Short-track speedskater Isabelle Charest to lead Canada’s team at 2018 Olympics

Short-track speedskater Isabelle Charest to lead Canada’s team at 2018 Olympics

Former speed skater Isabelle Charest is seen during a press conference to announce her new position as the Chef de Mission for Canada’s Olympic team heading to the 2020 Pyeongchang Winter Olympic Games, in Montreal on Monday, February 6, 2017. THE CANADIAN PRESS.

MONTREAL — Isabelle Charest knew she wanted to remain involved in sports when she retired after winning a short-track speedskating bronze medal at the 2002 Winter Olympics in Salt Lake City.

That dedication paid off Monday when Charest was named Canada’s chef de mission for the 2018 Winter Games in Pyeongchang, South Korea. Charest will be the spokesperson, mentor and head cheerleader for the 200-plus Canadian athletes at the Games.

“When I was competing, the role of chef de mission wasn’t exactly the same,” Charest said. “It’s evolved in the last few Games.

“I’m not sure I ever thought of that when I was competing but when I finished I knew I still wanted to be involved in the Olympic movement. I’m very privileged to be able to do this now.”

Charest, 46, is one of a new breed in the job. Where once it was mainly sports administrators who led Canadian teams, only former Olympic athletes have been chosen for recent Games.

In fact, having been an Olympian is now a requirement for the position.

Charest, a native of Rimouski, Que., competed at the 1994, 1998 and 2002 Winter Games, winning a medal each time.

“Before, they weren’t as present, not as close to the athletes,” she said. “I didn’t even know who the chefs de mission were when I was competing.”

She won’t be going in cold. Charest was chef de mission at the Winter Youth Olympic Games in 2016 and, with Carol Huynh, was an assistant to chef de mission Curt Harnett at the Rio Olympics last summer and 2015 Pan Am Games in Toronto.

“We were looking for an accomplished athlete who understands the unique challenges that Olympians face and is able to guide them on this journey,” said Tricia Smith, the former Olympic rower who’s president of the Canadian Olympic Committee. “The athletes see this person as their spokesperson, their leader, their inspirer.

“Someone they can talk to. You can see with Isabelle everyone will feel comfortable going to her.”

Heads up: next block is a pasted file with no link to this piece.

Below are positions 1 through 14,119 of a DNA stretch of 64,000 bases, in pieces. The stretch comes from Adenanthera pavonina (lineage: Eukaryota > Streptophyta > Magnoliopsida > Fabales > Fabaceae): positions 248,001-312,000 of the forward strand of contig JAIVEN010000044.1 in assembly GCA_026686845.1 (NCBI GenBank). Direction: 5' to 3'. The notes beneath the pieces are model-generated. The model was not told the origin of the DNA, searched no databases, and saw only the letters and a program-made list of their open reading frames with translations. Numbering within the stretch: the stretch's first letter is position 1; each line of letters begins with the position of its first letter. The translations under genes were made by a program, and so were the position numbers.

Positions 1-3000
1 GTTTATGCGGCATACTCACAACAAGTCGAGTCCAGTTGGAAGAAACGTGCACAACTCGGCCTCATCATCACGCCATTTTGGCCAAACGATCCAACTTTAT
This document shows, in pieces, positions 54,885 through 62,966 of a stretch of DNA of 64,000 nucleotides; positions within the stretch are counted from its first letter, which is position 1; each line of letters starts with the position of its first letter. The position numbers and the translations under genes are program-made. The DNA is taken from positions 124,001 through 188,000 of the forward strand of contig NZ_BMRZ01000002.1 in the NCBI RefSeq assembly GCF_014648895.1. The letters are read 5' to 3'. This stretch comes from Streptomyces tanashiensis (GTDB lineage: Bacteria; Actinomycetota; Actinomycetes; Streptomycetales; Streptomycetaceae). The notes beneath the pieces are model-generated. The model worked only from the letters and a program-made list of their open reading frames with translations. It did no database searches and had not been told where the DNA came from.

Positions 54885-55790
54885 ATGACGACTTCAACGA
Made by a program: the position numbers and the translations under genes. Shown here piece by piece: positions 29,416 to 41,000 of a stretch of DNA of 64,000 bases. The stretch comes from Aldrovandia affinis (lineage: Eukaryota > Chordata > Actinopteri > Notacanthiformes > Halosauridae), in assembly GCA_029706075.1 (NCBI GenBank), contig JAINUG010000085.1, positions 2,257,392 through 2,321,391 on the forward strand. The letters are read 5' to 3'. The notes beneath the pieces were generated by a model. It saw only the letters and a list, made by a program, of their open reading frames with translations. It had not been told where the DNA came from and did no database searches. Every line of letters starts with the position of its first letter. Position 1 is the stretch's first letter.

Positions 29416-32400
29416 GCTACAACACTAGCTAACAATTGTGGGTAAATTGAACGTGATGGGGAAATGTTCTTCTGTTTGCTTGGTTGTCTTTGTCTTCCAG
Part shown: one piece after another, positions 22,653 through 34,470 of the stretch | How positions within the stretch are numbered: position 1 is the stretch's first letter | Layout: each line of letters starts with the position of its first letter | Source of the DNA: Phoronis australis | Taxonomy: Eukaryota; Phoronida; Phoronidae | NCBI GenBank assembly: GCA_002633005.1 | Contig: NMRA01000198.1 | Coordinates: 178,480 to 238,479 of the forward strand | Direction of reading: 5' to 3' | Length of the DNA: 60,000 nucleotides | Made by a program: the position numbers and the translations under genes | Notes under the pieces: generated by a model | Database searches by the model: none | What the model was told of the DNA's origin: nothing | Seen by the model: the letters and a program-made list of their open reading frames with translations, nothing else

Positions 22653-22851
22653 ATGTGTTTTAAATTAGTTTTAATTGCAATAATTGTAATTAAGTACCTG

Charest currently works for the Val-des-Cerfs school commission southeast of Montreal. She’ll spend the next year getting to know the Canadian team and making sure all is ready for the Games.

Canada is a world power at the Winter Games and expects to finish among the top countries in medal standings, even if the team hasn’t set a specific medal target for 2018. A 222-member squad captured 25 medals, including 10 gold, at the 2014 Games in Sochi, Russia and can expect another strong haul based on results this year in skiing, freestyle skiing, all forms of skating, curling, hockey and other sports.

“I really want to bring the team together,” said Charest. “Teamwork is really important to me.

“Our goal as a team is to have every aspect of preparation in place for the athletes to be in the best environment possible. My role is to help bring them that environment.”

It helps that Charest is familiar with South Korea, Canada’s top short-track rival. And she has credentials as an athlete.

After making the national team in 1988, she became one of the best 500-metre racers of her era. Charest set a world record at that distance in 1997 while winning one of three world championship gold medals in her career.

She was named Canada’s short-track skater of the year from 1995 to 1997 and is a member of Speed Skating Canada’s hall of fame.

She won a silver medal with the 3,000-metre relay team at the Lillehammer Winter Olympics in 1994 and added bronze medals in the relay at the 1998 Games in Nagano, Japan and in Utah four years later.

“Of course my experience as an athlete will help me bring the focus to the athletes and what they need to be successful,” she said.

Charest choked up at the Olympic House news conference when she mentioned the job entails spending time away from her husband Steve Charbonneau, a former Montreal Alouettes and Edmonton Eskimos defensive lineman, and their two children. But she hopes they’ll be able to visit her in Pyeongchang as they did last summer in Rio de Janeiro.

Bill Beacon, The Canadian Press

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